Animal shelter saves ‘little’ porker from a life of bacon butties

BIG UNIT Ollie the pig with Barry Hobbs at Stubbington Ark
BIG UNIT Ollie the pig with Barry Hobbs at Stubbington Ark
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OLLIE the pig is loving life after being rescued from a home – where he was kept in a garage and fed bacon sandwiches.

The porker was bought by a family thinking it was a trendy micro-pig.

But it became too much to handle when he turned out to be a normal breed that kept growing and growing.

He was also fed on bacon butties by his owners, who had no idea he should have been given healthy fruit and vegetables.

RSPCA inspectors were left stunned when they were asked to pick up the seven-month-old pig from an address in Gosport, only to be told what they had been feeding him.

But Ollie is now enjoying a much healthier lifestyle at his new home – the Stubbington Ark in Ranvilles Lane, Stubbington.

Vanessa Eden, fundraising manager at the Ark, said: ‘Unfortunately, the reason Ollie arrived here is all too common. People see their favourite celebrity with a “micro pet” and don’t understand that every animal has different needs.

‘I’m pleased to say that Ollie seems to have suffered no side effects from eating bacon.’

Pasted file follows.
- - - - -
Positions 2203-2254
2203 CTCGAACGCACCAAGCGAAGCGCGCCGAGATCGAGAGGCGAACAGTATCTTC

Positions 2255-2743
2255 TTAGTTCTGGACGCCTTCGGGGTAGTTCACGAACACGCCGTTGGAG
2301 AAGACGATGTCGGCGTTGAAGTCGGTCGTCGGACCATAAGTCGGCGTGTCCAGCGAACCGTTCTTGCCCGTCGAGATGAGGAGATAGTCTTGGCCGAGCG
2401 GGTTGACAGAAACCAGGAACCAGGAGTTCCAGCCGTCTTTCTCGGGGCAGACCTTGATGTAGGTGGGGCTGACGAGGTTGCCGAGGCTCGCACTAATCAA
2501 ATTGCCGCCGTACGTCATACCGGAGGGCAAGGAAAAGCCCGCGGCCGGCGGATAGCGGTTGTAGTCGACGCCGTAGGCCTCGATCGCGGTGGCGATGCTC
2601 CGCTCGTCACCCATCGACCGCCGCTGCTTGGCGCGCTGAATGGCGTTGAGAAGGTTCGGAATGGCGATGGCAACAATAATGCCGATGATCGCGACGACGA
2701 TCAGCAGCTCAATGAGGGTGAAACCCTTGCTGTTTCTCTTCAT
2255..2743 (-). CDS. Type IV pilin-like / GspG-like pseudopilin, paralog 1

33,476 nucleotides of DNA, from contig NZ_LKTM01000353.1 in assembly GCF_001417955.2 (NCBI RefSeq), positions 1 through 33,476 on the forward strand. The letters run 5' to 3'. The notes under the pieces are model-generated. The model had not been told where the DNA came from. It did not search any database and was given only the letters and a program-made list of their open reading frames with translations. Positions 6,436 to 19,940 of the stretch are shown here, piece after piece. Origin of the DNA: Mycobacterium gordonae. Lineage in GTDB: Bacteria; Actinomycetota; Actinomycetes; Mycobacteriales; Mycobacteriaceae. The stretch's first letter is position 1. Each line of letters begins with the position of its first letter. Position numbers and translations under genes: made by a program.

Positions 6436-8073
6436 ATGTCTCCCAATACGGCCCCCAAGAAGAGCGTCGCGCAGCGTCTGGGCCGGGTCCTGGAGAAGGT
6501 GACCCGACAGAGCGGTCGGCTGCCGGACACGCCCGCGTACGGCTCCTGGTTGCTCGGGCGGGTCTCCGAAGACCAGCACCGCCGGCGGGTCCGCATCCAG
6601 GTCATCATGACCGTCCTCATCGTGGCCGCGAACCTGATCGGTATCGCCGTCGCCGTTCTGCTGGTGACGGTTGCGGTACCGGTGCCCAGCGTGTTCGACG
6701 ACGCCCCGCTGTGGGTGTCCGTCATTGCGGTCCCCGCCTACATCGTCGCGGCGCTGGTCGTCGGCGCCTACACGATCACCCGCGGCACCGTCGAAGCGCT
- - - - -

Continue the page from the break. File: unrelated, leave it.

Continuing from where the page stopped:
Animal care assistant Kate Jackson has been working with Ollie since his arrival.

She said: ‘He’s getting on really well now.

‘He was a bit nervous to start with and didn’t want to communicate with us at first, but now he seems to have turned over a new leaf.

‘He was kept in a garage with a sofa and they would let him out in the garden as well, but it’s not ideal for a pig and he wasn’t fed the best diet.

‘But pigs will eat pretty much whatever is put in front of them.’

The Ark has three other pigs in its care and it is hoped that Ollie will be able to join them in a shared sty in a couple of weeks.

Miss Jackson added: ‘He will stay with us until we can find him a suitable new home. We’ve got a few sheep and goats at the moment and they’re all available for rehoming.’

Sainsbury’s at Broadcut in Fareham have also been helping Ollie stick to his new diet by donating fresh fruit, bread and greens.

Mrs Eden added: ‘Sainsbury’s customers already donate two trolley loads of pet food to the Ark every week, so when Richard Edwards, the fresh foods manager at the store, agreed to donate some of the supermarket’s overspill of fresh fruit and greens, it was a dream come true.

‘I know how difficult it is in the current financial climate for businesses to donate, as everyone has to make cuts.

‘Sainsbury’s has again come up trumps for the shelter and proved how they value their commitment to animal welfare.’

The Ark needs to raise £2,000 a day to keep going.

For more information about the Ark’s work go to or if you are interested in rehoming any of its hundreds of animals, call (01329) 667541.